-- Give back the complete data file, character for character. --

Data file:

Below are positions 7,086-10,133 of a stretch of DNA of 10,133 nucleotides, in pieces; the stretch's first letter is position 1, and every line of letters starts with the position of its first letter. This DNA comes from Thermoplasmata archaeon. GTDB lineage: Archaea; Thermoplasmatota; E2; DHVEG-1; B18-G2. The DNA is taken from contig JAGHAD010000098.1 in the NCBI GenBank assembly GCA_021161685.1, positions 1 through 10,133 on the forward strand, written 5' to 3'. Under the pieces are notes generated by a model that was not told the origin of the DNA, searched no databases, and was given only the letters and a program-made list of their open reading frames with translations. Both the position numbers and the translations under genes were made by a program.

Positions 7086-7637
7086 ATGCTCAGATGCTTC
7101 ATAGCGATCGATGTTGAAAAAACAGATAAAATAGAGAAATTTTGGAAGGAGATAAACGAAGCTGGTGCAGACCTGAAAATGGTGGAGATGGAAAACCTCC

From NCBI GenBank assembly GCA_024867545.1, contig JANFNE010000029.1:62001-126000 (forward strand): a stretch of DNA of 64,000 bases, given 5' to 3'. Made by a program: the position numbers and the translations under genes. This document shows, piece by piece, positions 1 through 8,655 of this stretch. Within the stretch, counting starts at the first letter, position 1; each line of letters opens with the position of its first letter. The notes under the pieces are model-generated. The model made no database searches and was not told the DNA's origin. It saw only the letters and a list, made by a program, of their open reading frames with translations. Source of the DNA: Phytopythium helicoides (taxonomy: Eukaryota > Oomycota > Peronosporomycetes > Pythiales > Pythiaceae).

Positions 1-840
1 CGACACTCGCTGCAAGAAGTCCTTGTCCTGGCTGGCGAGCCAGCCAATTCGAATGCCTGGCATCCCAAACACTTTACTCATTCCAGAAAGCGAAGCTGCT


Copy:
Below are positions 7,086-10,133 of a stretch of DNA of 10,133 nucleotides, in pieces; the stretch's first letter is position 1, and every line of letters starts with the position of its first letter. This DNA comes from Thermoplasmata archaeon. GTDB lineage: Archaea; Thermoplasmatota; E2; DHVEG-1; B18-G2. The DNA is taken from contig JAGHAD010000098.1 in the NCBI GenBank assembly GCA_021161685.1, positions 1 through 10,133 on the forward strand, written 5' to 3'. Under the pieces are notes generated by a model that was not told the origin of the DNA, searched no databases, and was given only the letters and a program-made list of their open reading frames with translations. Both the position numbers and the translations under genes were made by a program.

Positions 7086-7637
7086 ATGCTCAGATGCTTC
7101 ATAGCGATCGATGTTGAAAAAACAGATAAAATAGAGAAATTTTGGAAGGAGATAAACGAAGCTGGTGCAGACCTGAAAATGGTGGAGATGGAAAACCTCC

From NCBI GenBank assembly GCA_024867545.1, contig JANFNE010000029.1:62001-126000 (forward strand): a stretch of DNA of 64,000 bases, given 5' to 3'. Made by a program: the position numbers and the translations under genes. This document shows, piece by piece, positions 1 through 8,655 of this stretch. Within the stretch, counting starts at the first letter, position 1; each line of letters opens with the position of its first letter. The notes under the pieces are model-generated. The model made no database searches and was not told the DNA's origin. It saw only the letters and a list, made by a program, of their open reading frames with translations. Source of the DNA: Phytopythium helicoides (taxonomy: Eukaryota > Oomycota > Peronosporomycetes > Pythiales > Pythiaceae).

Positions 1-840
1 CGACACTCGCTGCAAGAAGTCCTTGTCCTGGCTGGCGAGCCAGCCAATTCGAATGCCTGGCATCCCAAACACTTTACTCATTCCAGAAAGCGAAGCTGCT